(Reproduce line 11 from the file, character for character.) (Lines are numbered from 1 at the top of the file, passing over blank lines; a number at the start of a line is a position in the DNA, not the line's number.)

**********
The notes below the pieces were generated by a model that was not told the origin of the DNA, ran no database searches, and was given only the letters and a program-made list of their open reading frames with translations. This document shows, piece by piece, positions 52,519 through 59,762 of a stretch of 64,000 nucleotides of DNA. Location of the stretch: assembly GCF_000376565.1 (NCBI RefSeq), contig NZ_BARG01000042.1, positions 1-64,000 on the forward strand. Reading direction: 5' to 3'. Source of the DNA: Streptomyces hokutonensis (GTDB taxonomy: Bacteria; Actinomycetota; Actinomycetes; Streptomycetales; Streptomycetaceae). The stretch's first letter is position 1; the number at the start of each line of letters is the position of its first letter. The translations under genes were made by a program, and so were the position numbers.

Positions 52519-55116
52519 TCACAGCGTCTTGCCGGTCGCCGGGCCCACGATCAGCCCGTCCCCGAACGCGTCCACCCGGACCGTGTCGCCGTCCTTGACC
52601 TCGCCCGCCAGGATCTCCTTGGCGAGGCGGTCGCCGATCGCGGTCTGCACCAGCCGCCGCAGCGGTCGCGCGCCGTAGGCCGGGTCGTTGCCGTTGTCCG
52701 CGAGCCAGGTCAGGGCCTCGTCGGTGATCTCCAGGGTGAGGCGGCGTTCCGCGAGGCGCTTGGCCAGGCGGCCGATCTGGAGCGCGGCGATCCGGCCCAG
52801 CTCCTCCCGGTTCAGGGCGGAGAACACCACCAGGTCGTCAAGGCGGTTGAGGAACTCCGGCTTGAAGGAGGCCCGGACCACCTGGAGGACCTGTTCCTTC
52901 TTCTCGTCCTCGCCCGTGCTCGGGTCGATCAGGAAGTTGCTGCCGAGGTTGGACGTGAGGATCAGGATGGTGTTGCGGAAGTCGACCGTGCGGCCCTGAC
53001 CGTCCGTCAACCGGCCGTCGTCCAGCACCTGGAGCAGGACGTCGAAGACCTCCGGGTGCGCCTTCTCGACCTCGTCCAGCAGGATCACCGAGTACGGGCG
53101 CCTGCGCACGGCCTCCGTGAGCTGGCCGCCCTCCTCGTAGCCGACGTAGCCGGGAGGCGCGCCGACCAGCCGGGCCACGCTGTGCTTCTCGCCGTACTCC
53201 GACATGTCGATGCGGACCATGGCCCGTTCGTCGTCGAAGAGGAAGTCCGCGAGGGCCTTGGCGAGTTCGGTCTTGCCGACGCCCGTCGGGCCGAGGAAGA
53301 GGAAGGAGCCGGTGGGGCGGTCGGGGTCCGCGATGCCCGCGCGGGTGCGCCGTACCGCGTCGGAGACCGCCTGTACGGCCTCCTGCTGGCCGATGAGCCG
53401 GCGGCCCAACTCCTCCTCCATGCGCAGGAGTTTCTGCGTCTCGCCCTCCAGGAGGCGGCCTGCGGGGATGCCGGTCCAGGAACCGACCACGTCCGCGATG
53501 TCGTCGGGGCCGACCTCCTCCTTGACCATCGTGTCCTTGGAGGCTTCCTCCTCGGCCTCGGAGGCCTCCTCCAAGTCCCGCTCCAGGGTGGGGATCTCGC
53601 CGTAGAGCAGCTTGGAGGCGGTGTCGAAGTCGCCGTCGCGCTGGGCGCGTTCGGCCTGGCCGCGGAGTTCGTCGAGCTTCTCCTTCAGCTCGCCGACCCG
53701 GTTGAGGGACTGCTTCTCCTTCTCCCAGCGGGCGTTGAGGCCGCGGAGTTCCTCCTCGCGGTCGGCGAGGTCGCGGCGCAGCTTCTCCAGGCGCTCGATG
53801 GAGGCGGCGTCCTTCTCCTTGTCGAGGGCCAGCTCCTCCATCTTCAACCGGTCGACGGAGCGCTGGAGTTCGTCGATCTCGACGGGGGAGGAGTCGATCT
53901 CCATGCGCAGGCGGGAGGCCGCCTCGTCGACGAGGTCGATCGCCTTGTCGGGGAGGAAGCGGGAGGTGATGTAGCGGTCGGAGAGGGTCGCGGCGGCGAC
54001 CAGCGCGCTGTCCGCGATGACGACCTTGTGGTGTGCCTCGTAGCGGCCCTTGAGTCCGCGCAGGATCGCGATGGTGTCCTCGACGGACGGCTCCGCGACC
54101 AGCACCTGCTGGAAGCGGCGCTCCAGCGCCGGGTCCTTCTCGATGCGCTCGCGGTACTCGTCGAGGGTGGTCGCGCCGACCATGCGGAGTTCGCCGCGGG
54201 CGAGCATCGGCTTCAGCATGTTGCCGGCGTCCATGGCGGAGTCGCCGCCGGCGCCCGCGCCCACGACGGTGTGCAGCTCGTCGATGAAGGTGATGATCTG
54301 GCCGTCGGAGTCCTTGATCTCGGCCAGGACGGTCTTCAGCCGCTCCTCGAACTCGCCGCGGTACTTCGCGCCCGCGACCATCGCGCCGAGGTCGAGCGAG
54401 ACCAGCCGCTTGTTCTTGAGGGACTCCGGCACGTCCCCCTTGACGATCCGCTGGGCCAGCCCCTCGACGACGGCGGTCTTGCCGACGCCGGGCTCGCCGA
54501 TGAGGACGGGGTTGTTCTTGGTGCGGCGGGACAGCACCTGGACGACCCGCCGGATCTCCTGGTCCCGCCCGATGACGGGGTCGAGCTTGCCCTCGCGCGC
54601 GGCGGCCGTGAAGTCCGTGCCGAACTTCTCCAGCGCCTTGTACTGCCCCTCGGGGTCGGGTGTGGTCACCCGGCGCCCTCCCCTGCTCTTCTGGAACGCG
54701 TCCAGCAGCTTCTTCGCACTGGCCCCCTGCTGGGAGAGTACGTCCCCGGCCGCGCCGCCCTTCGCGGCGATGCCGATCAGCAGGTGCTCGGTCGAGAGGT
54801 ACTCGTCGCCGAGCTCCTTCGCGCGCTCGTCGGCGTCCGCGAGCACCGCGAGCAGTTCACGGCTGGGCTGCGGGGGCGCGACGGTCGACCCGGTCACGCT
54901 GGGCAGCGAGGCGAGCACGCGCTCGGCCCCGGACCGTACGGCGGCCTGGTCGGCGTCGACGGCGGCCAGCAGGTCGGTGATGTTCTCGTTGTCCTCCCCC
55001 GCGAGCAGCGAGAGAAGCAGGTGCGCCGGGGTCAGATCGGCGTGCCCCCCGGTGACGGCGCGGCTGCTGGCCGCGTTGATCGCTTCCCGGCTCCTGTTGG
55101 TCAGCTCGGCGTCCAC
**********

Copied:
53301 GGAAGGAGCCGGTGGGGCGGTCGGGGTCCGCGATGCCCGCGCGGGTGCGCCGTACCGCGTCGGAGACCGCCTGTACGGCCTCCTGCTGGCCGATGAGCCG